Albert Einstein, the world’s foremost physicist and also an agnostic about the existence of God, believed in the power of prayer, sort of.
A six-year-old girl named Phyllis once wrote to the Nobel Prize-winning professor to ask him if scientists pray.
Einstein wrote back to the young girl five days later:
I will attempt to reply to your question as simply as I can. Here is my answer: Scientists believe that every occurrence, including the affairs of human beings, is due to the laws of nature. Therefore a scientist cannot be inclined to believe that the course of events can be influenced by prayer, that is, by a supernaturally manifested wish.”
Continued the Einstein letter about faith:
However, we must concede that our actual knowledge of these forces is imperfect, so that in the end the belief in the existence of a final, ultimate spirit rests on a kind of faith. Such belief remains widespread even with the current achievements in science. But also, everyone who is seriously involved in the pursuit of science becomes convinced that some spirit is manifest in the laws of the universe, one that is vastly superior to that of man. In this way the pursuit of science leads to a religious feeling of a special sort, which is surely quite different from the religiosity of someone more naïve.”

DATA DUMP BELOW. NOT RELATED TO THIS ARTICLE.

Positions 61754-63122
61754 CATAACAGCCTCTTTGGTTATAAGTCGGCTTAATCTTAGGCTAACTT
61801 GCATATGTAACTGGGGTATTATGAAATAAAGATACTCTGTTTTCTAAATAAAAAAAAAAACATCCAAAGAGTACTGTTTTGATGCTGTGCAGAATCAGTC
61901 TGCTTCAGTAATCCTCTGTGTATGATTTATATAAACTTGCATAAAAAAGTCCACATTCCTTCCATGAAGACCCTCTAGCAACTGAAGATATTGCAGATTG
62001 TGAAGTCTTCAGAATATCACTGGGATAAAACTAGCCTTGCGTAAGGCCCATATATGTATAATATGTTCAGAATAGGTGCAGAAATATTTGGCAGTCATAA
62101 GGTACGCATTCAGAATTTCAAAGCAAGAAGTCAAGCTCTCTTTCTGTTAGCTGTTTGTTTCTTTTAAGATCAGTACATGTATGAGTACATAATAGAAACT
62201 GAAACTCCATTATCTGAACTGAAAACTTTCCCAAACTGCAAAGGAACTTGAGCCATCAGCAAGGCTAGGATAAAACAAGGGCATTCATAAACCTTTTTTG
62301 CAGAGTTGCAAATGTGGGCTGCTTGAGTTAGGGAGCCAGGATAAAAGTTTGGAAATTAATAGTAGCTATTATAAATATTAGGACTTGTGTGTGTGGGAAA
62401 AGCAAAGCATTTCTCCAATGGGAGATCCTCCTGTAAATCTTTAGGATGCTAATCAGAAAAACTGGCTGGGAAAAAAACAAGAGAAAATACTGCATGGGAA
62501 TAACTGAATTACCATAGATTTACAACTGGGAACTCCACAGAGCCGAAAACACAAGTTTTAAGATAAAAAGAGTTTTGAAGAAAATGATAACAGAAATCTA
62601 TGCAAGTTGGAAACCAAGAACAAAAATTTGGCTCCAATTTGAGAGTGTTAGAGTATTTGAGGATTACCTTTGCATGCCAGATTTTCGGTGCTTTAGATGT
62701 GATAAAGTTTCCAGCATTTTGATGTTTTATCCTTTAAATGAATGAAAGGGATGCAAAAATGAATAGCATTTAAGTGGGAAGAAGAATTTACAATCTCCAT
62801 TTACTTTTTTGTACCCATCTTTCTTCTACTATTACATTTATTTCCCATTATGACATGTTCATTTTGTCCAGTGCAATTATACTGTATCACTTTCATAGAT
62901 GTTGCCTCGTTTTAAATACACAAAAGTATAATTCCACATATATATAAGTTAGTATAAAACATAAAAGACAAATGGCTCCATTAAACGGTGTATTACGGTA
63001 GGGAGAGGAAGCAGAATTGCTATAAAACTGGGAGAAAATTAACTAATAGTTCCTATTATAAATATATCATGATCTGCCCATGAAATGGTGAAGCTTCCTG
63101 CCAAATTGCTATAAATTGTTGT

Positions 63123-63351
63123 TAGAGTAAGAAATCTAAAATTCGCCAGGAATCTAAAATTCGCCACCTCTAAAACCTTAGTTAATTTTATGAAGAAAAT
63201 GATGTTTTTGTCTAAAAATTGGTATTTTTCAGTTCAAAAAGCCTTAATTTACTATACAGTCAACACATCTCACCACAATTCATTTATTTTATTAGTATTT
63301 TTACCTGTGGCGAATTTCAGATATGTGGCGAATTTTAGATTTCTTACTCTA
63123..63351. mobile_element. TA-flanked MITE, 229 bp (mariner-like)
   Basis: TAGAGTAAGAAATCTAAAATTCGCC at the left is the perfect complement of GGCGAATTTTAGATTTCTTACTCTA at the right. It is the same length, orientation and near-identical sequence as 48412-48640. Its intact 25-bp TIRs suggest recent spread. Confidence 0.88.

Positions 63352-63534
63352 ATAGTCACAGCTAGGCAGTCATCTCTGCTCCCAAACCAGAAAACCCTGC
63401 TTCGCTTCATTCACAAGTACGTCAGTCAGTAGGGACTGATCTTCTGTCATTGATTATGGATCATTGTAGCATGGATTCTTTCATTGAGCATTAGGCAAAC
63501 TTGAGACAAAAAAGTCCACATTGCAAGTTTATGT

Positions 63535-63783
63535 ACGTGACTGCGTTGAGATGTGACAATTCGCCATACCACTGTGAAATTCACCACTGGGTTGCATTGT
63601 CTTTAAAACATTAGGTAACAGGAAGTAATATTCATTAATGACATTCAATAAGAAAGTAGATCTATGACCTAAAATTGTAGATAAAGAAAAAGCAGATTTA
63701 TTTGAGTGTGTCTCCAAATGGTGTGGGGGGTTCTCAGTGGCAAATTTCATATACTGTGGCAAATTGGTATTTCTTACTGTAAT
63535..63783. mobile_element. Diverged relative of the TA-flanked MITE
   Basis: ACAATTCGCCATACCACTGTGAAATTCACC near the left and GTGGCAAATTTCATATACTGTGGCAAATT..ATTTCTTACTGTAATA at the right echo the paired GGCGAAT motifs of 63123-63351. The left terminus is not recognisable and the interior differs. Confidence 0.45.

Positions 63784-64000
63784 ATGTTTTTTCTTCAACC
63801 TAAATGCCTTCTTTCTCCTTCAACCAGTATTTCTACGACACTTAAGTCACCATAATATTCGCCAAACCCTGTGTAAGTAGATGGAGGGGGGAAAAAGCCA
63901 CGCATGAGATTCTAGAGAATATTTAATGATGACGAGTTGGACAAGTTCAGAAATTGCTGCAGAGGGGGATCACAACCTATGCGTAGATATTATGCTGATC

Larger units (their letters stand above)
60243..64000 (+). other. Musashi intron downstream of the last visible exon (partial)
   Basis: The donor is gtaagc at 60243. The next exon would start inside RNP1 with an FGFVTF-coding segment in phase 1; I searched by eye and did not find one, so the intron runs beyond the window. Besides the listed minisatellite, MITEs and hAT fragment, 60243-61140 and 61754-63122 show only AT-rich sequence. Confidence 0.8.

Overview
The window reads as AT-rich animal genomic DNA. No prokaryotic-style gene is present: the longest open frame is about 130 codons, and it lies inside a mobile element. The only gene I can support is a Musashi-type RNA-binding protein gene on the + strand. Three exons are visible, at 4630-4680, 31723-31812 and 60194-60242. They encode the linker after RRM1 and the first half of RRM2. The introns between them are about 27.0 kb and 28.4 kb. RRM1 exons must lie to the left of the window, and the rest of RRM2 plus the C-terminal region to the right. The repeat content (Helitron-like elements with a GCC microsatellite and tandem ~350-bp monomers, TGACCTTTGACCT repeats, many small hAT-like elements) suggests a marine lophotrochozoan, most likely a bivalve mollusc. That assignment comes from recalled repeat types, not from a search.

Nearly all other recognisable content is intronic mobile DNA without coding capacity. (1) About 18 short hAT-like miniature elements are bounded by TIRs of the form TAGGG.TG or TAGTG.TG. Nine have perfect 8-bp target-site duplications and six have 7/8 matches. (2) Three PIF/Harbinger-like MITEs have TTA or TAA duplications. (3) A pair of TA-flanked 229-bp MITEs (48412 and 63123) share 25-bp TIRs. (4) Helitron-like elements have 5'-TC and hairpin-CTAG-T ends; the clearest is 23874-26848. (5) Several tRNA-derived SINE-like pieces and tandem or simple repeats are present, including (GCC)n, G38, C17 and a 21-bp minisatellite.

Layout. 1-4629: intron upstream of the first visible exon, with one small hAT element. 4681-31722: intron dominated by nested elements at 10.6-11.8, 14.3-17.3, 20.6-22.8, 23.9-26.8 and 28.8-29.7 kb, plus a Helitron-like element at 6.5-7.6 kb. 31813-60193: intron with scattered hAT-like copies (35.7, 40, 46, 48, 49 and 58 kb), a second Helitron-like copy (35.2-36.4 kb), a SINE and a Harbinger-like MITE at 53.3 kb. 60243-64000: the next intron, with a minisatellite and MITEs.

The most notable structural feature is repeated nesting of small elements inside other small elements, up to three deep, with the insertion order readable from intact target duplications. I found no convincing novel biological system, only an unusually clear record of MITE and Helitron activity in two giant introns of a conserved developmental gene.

Separately, in October 2012, the so-called Einstein “God Letter” was put up for sale. It was a handwritten letter to a German philosopher in which a year before his death in 1955, Einstein addressed among other things his thoughts on religion. In the letter, he classified each existing religion as “an incarnation of the most childish superstitions.” The historic document was auctioned off for about $3 million on eBay. Einstein grew up in a family of non-observant Jews.
According to 2009 Pew survey of scientists, “51 percent of members polled expressed such a faith [in a higher power], compared to 95 percent of the American public. Additionally, the National Academy of Science charted belief in God as low as 5.5 percent among biologists and 7.5 percent among physicist and astronomers in a 1998 study.”
Since Einstein seemed to acknowledge some form spirituality in his response to Phyllis, do you think that science and religion are always fundamentally incompatible?